3rd year BCom/BSc (Advanced Mathematics)
We sat down with 21-year-old Dorothy Cheung to talk about her experiences studying Advanced Mathematics at UNSW, her Girls Do The Maths Scholarship, and her advice for girls who are interested in mathematics. Dorothy attended the School's Girls Do The Maths workshop in 2010, as a year 12 student from Georges River College - Oatley Senior Campus.
Interview conducted by School Communications Officer, Susannah Waters
What did you think of the Girls Do The Maths (GDTM) workshop?
That’s the main reason I decided to do maths – because of the workshop. I remember going to the workshop and thinking, “it’s all going to be boring!”, but then they showed us a lot of applications from maths, which were very interesting. Attending the workshop was one of the main reasons why I wanted to do maths at UNSW.
How did you feel when you received the GDTM scholarship?
Of course, I was really happy because you receive money, but mainly because I was recognised by the university for my achievement. I’m pretty competitive with other people, so it was good to get the scholarship as some recognition for my hard work in studying maths.
What came first: an interest in maths, or a realisation that you were good at it? Or did these things evolve together?
Kind of at the same time. Maybe I was good at maths first, but because I was good at it I started to take more interest in it. I started looking for more challenging problems which were more interesting – so those things evolved together, I guess.
What motivated you to pursue studies in mathematics?
Mostly because I am good at maths, I’m interested in maths. At the Girls Do The Maths workshop they showed us a lot of different career paths which lead from doing maths. I looked at the variety of the career paths and thought that doing maths could give me more flexibility and diversity.
So do you believe that university mathematics can lead to interesting career paths?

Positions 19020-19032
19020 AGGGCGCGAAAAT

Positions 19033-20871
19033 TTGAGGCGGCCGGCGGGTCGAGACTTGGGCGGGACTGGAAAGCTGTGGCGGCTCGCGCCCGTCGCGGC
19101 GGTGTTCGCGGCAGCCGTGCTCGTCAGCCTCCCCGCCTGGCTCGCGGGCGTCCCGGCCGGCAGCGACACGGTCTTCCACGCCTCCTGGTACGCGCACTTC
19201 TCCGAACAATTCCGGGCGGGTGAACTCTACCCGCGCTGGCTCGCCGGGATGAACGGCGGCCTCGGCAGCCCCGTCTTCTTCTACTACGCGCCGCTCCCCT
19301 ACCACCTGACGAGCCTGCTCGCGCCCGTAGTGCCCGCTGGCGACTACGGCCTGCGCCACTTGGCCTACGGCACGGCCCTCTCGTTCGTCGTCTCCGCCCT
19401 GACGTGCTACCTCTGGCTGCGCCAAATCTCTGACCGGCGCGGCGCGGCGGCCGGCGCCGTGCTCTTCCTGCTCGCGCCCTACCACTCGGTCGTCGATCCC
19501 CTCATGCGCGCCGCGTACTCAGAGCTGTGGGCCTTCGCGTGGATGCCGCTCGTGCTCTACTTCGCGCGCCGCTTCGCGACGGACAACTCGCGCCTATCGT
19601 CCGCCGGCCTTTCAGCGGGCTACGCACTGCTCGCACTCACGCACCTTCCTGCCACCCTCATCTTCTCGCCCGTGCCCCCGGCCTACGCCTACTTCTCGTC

Yes, of course!
Are you enjoying your studies? What has been a highlight so far?
Yes I am. I think the highlight is working together for the maths assignments. It’s kind of different from high school maths where you just get a problem and the teacher asks you to solve it. But now when you get an assignment, you often work in groups and think about different ways of solving a problem. And it’s good for communicating with other classmates. Also the problems are now more challenging, so you get more satisfaction after you finish it.
Is there a particular aspect of maths that fascinates or motivates you?
I guess it’s the fact that maths can be applied everywhere if you look for it. The theory that we are learning now – you can see different applications in different areas. I’m just starting to see that in my third year, so it is really interesting. In high school you don’t really see it that much, and most of the students think, “when are we going to use this in life?”. Then at uni you get to see the applications, because you get to see what’s working behind it all.
Do you think that maths is often viewed as more of a “male” discipline?
Yeah, I guess [laughs]. When I told my mum that I was doing maths she was concerned it’s more of a male discipline, and she thought that I wasn’t going to do very well as supposedly girls don’t have logical and mathematical abilities!
Is it odd for girls to study maths when it is regarded this way?!
It was a bit strange at first, but I want to do what I want to do, so it’s all right. I have lots of friends who are also guys – so it’s fine, I think!
Have you ever encountered negative or strange reactions from friends or family, upon them discovering your intention to study mathematics?
Not really, because I had always been good at maths in high school. And then at university, you kind of do what you’re good at. My mum was a bit concerned but she wasn’t really against it.
That’s a relief!
The number of girls studying HSC maths has been declining. What do you think might help make girls more interested in maths?
It’s kind of like a cycle – I guess more girls doing maths would get more girls interested, because then they would have a maths buddy or something. The main thing is it should be advertised that maths is not just for boys, it’s for girls as well. And also telling them about the interesting applications to try and convince them into studying maths.
What would you say to other girls who are very good at and enjoy maths, but who may be hesitant to pursue tertiary studies in maths?
My advice is to do what you like; don’t let other factors influence you. In the end, at uni you have to study for several years and you don’t want to study the stuff you don’t like. If you study what you like, all the other factors - like the male bias - don’t really matter anymore.
What are your intentions for the future? Do you have a plan?
I will see how I go, but I have got a basic plan. Since I’m studying commerce, I’m majoring in Actuarial Studies. So I am probably going to apply at investment banks or consulting firms to get an Actuary job – so we’ll see how I go at that.